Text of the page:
The team acknowledged, however, that Helimed 65 has some features that cannot be built into the VX4, namely:
- Transporting a patient
- A big cockpit and greater visibility
Although these might appear to be significant stumbling blocks for an air ambulance, the discussion that ensued proved this is not necessarily the case.
The main priority for GWAAC is to be able to get the Critical Care Team and the kit to the patient as fast as possible. Once the crew is at the scene, the majority of patients can be treated and stabilised, and transported by road to hospital. Everything else can be a workaround.
Swings and roundabouts
After a tour of the helicopter, the group sat down to a presentation from the eVTOL team and to discuss the main obstacles highlighted during the tour.
Transporting a patient
Anna and Jim explained that from a clinical perspective, HEMS is evolving fast. We now only take a small percentage of patients to hospital in our helicopter (9.4% in 2022); most patients travel in a land ambulance with the crew accompanying them. This is because there is more room for the crew to treat and manage the patient and it is easier to pull over if the team needs to make clinical interventions en route.
GWAAC covers lots of urban areas in our region with good roads and hospitals so often transporting a patient to hospital by road is the most practical solution. Not being able to fly the patient to a hospital may be more problematic for other UK air ambulances that cover bigger rural areas.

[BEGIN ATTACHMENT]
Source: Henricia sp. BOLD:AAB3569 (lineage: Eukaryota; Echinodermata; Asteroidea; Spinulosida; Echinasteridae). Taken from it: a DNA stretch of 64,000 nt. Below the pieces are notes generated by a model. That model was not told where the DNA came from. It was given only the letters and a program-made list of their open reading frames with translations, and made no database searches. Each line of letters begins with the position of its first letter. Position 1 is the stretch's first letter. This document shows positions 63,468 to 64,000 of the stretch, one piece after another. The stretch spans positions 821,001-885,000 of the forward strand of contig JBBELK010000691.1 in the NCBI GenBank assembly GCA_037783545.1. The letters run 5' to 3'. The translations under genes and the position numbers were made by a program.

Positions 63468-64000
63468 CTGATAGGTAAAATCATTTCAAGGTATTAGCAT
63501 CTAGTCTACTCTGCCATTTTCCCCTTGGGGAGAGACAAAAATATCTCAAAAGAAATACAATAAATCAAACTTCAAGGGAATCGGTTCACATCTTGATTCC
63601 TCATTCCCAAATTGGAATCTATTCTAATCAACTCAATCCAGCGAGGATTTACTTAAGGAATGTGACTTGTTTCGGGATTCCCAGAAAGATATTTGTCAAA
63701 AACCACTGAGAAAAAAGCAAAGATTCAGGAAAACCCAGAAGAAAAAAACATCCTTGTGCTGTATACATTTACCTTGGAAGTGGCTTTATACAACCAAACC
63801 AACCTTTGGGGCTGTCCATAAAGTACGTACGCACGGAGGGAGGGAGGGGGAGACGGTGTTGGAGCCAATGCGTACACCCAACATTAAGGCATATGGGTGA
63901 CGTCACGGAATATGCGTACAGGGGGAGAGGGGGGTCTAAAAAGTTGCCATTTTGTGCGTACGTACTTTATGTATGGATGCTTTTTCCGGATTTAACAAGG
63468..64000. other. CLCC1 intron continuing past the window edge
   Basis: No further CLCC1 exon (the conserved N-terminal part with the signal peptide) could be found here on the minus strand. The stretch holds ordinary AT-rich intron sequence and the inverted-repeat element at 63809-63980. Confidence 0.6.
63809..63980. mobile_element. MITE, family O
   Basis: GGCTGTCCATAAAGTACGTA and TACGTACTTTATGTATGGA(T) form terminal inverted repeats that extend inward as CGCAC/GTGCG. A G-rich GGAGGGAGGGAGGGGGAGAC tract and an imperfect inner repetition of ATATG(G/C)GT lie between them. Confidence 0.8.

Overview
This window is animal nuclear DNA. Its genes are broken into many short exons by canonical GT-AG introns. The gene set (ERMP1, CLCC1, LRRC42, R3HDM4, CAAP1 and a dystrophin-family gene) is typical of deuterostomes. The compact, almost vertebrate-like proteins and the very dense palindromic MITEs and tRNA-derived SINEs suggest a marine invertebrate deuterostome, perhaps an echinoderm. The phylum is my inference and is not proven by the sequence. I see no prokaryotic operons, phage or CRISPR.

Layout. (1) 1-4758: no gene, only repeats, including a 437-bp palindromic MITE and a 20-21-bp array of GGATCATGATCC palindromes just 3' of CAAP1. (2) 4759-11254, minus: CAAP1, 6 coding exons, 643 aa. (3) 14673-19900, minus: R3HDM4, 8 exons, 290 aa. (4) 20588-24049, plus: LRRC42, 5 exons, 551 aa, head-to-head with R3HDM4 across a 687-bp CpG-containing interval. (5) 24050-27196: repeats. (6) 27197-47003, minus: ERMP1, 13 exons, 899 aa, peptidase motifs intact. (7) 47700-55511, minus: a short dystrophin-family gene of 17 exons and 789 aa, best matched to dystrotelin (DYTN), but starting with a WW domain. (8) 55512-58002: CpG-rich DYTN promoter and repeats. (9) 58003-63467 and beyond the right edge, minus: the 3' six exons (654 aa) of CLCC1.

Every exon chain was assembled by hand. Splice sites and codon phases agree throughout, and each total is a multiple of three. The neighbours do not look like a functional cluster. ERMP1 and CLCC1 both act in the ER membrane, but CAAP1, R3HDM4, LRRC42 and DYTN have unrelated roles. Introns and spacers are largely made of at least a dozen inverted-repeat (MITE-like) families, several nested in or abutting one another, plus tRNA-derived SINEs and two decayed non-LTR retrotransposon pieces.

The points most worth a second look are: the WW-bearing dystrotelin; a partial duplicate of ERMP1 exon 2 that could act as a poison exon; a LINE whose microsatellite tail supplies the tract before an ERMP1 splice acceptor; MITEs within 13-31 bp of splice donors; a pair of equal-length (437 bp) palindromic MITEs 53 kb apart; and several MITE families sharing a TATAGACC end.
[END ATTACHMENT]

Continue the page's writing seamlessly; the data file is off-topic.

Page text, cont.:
A big cockpit and greater visibility
The closed cockpit of the VX4 poses a bigger problem for GWAAC. Jim explained the importance of having big windows and a crew member up front as an extra pair of eyes, especially for landing purposes.
Helimed 65 can operate as a HEMS aircraft because GWAAC’s aviation partner is granted exemptions and approvals to deviate from regulation by the Civil Aviation Authority (CAA). To assist in these exemptions, we need to ensure that our Specialist Paramedics in Critical Care (SPCC) are also trained as HEMS Technical Crew Members (HTCM) enabling them to assist the pilot with lookout and navigation whilst sitting in the forward-facing crew seat next to the pilot.